The thespians at Hawkeye Community Theatre got an unusual opportunity recently when the playwright for their upcoming production came to the theater to watch rehearsal.
Performances of "The Big Five Oh" will be from Tuesday through Saturday at 7 p.m., with an afternoon matinee on Sunday at 2 p.m. Playwright Brian Mitchell, of Grinnell, said it is one of his more popular plays.
"The basic story is, a professor is approaching his 50th birthday," Mitchell explained.
-Messenger photo by Joe Sutter
Kim Dosland, left, and Ben Ahlers take care while handling an urn in this scene from “The Big Five Oh,” while the play’s author, Brian Mitchell, watches from the audience.
-Messenger photo by Joe Sutter
Jim Von Dolteren’s character must come to terms with his own aging and all the little things his family does to drive him crazy in Hawkeye Community Theatre’s production of “The Big Five Oh.”
"He's very concerned because his son, who's 22 or so, is kind of a slacker. His daughter is 26 and she's engaged to a 44-year-old guy and, worse yet, he's a Republican. His wife tries to bake to take her mind off things, but she can't bake worth a darn. He's kind of dealing with all this in the week leading up to his big birthday. Over the week he comes to terms with not only his age, but also his family."
Mitchell has four plays published so far. His first was "Squirrel Lake" in 2004. He said it took him longer than usual to figure out where the story in "Five Oh" was going.
"I started writing it right after 'Squirrel Lake.' I though it'd be funny to show how as you get older, life changes. I got through the first part really easily, but I didn't know where the play was going, so I kind of put it on the back burner for about five years," Mitchell said.
If you go:
What: "The Big Five Oh"
When: 7 p.m. Tuesday through Saturday; 2 p.m. matinee June 10
Where: Hawkeye Community Theatre, 521 N. 12th St.
Cost: $10 available at the door or at hawkeyetheatre.com No reserved seats.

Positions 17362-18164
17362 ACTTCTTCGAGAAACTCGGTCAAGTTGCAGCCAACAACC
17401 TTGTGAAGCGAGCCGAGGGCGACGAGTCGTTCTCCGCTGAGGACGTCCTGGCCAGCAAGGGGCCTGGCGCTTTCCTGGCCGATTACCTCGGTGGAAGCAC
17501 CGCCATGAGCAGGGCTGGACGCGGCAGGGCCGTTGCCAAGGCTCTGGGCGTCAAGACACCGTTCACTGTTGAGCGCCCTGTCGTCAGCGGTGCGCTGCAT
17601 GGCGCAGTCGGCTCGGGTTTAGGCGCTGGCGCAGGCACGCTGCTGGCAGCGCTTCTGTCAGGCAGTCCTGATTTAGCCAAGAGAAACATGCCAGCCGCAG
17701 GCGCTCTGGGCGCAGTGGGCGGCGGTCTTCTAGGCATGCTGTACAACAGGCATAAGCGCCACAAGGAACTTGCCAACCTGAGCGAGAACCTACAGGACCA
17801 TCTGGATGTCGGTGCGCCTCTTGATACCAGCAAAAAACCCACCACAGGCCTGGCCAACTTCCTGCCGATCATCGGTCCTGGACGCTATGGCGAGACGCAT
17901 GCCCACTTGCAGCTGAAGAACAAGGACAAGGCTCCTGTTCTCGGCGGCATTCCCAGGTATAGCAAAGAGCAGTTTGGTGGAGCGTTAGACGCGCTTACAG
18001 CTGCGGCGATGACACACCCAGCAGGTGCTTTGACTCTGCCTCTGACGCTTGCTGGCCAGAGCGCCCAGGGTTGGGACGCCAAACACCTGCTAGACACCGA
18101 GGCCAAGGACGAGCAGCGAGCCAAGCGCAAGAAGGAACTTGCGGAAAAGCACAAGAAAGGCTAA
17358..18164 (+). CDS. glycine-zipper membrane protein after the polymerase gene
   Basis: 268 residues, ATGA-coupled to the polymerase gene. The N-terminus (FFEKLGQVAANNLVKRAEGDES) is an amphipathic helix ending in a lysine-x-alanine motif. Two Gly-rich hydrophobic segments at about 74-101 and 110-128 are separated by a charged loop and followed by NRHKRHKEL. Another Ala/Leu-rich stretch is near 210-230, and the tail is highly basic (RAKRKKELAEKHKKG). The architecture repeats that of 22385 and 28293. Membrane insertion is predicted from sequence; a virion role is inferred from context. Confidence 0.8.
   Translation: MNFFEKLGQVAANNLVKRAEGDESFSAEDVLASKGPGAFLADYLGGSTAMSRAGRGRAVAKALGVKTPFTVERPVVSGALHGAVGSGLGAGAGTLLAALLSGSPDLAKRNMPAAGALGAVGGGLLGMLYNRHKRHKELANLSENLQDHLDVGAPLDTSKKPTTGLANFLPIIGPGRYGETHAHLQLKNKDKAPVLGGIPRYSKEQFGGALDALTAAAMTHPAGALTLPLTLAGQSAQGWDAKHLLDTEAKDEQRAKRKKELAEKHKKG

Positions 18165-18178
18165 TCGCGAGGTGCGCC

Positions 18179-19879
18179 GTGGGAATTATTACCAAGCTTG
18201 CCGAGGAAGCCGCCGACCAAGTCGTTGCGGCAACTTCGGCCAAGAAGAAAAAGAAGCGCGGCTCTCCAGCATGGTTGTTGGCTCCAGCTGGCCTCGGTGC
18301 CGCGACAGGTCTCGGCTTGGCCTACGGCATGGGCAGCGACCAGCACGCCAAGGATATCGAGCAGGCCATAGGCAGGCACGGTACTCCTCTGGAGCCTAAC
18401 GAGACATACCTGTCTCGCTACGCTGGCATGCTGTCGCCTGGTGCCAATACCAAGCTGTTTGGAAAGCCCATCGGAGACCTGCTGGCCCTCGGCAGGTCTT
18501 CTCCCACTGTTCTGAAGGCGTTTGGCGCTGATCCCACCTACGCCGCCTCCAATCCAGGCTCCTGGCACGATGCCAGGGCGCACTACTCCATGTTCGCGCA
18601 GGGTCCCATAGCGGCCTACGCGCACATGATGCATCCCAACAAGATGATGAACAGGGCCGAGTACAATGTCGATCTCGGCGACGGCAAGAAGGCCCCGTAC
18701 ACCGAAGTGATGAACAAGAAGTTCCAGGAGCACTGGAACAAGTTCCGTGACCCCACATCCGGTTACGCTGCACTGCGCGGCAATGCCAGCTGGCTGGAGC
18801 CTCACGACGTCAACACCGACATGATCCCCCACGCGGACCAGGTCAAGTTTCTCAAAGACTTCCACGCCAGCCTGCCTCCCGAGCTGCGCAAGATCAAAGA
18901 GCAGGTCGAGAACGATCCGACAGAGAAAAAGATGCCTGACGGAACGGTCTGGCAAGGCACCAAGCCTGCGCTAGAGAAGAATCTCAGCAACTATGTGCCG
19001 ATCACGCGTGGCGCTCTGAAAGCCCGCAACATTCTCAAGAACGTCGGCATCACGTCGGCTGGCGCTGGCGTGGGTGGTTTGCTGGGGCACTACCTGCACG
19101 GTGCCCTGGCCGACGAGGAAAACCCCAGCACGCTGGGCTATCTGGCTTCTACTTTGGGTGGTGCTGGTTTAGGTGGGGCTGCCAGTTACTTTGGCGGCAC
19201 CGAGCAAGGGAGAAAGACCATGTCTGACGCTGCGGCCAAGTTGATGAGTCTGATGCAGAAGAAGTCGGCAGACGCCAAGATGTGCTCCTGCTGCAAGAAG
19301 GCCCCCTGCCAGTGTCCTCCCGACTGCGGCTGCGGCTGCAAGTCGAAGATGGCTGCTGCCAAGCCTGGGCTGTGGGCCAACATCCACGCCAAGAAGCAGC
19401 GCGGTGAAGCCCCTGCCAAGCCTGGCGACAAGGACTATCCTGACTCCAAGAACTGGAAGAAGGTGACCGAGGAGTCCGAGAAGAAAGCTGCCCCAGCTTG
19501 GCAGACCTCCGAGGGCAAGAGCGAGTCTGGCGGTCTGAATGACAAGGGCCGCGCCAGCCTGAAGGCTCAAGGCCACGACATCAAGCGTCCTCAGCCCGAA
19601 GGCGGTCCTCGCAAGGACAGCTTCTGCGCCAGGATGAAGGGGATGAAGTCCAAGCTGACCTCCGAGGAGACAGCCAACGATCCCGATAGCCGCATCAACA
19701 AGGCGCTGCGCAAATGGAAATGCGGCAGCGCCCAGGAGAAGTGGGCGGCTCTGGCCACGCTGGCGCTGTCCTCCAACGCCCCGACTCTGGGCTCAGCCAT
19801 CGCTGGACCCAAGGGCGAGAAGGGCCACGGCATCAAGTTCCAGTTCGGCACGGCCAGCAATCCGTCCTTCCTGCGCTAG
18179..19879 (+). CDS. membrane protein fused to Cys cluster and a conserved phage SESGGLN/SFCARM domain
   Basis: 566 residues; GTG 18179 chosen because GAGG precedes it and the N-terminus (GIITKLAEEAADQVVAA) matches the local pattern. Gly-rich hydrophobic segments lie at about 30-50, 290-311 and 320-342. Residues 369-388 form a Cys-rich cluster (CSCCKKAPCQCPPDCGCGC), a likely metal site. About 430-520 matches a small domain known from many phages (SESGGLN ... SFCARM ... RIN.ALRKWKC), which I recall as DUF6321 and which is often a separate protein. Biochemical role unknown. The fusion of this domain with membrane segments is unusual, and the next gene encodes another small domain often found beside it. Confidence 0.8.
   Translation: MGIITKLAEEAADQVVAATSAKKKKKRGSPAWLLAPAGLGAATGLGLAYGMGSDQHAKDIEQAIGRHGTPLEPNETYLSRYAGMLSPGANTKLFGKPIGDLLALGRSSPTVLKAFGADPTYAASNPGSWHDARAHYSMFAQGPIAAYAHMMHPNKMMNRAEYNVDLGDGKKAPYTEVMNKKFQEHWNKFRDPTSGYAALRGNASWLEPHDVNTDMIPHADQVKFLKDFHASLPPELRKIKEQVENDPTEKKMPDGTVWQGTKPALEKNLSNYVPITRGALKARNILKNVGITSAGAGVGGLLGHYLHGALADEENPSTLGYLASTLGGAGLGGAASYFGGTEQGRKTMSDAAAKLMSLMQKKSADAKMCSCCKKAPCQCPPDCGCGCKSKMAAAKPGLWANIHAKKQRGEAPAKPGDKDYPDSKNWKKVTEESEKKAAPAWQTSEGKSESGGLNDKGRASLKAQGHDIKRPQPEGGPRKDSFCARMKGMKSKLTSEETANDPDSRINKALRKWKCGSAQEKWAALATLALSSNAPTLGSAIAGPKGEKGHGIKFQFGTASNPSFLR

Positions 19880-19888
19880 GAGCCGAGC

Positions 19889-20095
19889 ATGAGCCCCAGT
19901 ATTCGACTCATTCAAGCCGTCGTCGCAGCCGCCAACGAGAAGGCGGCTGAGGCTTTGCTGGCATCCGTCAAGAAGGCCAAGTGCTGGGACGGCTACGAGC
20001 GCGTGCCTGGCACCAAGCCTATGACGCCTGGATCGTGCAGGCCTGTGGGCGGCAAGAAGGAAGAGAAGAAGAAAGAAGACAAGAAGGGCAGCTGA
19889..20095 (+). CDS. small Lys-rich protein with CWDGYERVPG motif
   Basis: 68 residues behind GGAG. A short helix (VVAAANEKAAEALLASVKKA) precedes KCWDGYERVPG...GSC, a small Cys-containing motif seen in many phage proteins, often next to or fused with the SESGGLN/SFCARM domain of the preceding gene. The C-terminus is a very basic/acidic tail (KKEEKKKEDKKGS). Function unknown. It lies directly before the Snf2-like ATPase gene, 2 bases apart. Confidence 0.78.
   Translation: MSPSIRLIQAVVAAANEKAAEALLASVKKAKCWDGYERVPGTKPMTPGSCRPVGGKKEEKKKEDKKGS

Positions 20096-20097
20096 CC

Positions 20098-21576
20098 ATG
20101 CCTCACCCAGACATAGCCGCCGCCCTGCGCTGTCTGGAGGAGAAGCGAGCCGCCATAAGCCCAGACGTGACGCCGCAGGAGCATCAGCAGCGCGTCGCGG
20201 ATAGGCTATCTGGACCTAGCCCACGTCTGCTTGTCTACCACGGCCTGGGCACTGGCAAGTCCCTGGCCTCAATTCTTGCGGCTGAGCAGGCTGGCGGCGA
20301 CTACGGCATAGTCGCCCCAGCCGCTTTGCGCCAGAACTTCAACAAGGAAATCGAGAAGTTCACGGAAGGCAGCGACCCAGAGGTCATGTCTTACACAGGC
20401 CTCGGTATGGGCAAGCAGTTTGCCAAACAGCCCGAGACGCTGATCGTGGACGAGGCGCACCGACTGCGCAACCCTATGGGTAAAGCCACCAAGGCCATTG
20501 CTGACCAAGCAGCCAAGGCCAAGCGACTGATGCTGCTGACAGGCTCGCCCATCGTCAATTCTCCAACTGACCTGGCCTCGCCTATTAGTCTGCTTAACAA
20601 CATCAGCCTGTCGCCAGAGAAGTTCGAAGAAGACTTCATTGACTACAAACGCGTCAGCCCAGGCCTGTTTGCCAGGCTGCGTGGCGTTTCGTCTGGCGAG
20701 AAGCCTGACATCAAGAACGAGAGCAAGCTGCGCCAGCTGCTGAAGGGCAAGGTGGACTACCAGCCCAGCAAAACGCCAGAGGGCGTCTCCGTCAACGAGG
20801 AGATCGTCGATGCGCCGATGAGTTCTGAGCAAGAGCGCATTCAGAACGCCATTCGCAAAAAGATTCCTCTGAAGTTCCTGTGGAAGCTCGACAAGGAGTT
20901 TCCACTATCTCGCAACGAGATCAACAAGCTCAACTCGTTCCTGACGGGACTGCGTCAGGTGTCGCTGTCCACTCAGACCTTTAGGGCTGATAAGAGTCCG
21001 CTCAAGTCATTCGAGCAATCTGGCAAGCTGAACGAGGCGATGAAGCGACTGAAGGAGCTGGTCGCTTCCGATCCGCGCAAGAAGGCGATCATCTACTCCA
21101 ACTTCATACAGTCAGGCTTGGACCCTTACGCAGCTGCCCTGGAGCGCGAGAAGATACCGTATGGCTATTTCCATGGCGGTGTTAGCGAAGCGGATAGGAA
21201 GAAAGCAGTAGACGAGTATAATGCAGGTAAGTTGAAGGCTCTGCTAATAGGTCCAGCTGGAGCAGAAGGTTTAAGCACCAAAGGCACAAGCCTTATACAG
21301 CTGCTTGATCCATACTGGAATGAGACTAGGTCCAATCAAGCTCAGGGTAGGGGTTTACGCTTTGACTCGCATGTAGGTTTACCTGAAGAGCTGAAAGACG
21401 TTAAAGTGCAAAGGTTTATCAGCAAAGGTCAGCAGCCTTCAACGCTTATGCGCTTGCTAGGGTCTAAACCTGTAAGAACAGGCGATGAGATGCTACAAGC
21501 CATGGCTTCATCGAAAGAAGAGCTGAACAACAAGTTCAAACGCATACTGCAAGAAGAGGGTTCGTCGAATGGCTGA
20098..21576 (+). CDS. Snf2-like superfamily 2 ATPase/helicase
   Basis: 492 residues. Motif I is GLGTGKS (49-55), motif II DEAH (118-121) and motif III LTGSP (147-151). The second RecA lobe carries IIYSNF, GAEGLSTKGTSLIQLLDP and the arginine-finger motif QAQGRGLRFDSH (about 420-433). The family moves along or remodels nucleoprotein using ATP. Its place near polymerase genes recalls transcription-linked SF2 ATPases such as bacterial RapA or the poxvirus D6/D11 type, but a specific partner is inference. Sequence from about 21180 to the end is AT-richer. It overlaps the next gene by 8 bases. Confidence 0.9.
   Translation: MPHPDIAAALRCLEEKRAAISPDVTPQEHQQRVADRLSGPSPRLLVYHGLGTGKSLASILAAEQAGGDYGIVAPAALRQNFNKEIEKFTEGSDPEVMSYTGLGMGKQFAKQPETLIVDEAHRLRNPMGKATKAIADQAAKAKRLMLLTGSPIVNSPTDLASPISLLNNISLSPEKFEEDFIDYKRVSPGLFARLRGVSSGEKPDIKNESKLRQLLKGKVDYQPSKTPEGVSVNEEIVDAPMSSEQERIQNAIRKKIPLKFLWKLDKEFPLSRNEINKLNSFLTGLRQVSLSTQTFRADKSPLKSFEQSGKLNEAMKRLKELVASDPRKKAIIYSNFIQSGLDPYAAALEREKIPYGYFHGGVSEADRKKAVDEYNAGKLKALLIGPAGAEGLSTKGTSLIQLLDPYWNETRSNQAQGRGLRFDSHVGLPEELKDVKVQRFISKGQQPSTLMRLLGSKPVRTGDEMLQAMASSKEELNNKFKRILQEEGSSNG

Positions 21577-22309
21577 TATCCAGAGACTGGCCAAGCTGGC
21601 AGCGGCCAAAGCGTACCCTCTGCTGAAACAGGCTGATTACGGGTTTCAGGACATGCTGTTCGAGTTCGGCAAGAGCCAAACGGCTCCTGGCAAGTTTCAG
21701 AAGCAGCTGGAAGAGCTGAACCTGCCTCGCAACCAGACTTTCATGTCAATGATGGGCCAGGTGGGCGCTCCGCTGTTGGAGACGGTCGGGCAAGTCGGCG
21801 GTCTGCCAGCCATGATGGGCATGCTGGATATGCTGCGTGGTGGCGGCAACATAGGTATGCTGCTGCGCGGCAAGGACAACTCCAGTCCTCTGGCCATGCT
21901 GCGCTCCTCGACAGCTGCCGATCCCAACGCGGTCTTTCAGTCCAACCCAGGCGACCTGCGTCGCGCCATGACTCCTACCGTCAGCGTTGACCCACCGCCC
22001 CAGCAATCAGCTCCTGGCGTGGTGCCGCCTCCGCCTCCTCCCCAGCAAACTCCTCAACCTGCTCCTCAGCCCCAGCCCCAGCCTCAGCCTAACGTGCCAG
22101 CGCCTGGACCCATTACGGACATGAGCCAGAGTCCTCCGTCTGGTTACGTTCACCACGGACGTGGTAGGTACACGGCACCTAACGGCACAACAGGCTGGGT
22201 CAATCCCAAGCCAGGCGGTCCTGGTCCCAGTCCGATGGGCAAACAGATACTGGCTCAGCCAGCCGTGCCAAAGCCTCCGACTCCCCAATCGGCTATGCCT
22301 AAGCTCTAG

"It hit me that it wasn't just about growing old, but it was about dealing with your family and how people change as time goes on. Once that came to me, I wrote the rest of it rather quickly."
The first time he saw one of his plays performed, he said, "I hadn't been to many of the rehearsals, so all of a sudden it was fully formed.
"It was surreal to see people saying lines out of your mind, basically. It's always interesting to see how people interpret what you've written. A line you say one way in your mind can be said 100 ways on stage."
This play is pretty easy to interpret, he said.
"I think the biggest surprise for me was, I went to a production of 'The Big Five Oh' in Tipton and one of the minor parts just blew me away because he played the part better than I imagined it when I wrote it."
Director Jeff Bluml said the play is very funny, but also poignant.
"It's got a really good sense of timing and sense of humor," he said. "I've got three kids, and I'm a little over 50 now, and realizing a lot of the different aspects of what George is going through."
What is it like to have the playwright watching you interpret his work?
"Intimidating," Bluml joked.
"I hope not," Mitchell responded.
"No. It's actually a really great honor," Bluml said. "To have such a talent this close is, usually you don't even have this opportunity, so this is really great."
Though they all seemed to appreciate him coming, not all the players were so upbeat.
"It's very nerve-wracking," said Ben Ahlers, who plays the slacker son Eric. "The whole time after school until now I've just been sitting at home reviewing my lines. I want to meet his expectations. I hope to give him a good show, and to make him happy we are doing this."
When Ahlers was introduced to Mitchell, Mitchell was happy to play along with the intimidation.
"Did you understand the Shakespearean undertones in your character?" he said with a straight face.
Actor Kevin Rogers said, "It's exciting and intimidating at the same time. But he has made us very comfortable, so I think it will all go well."
Bluml summed up the crew's feelings towards Mitchell's visit.
"We want him to say, 'I wrote that!' Not, 'I wrote that?'"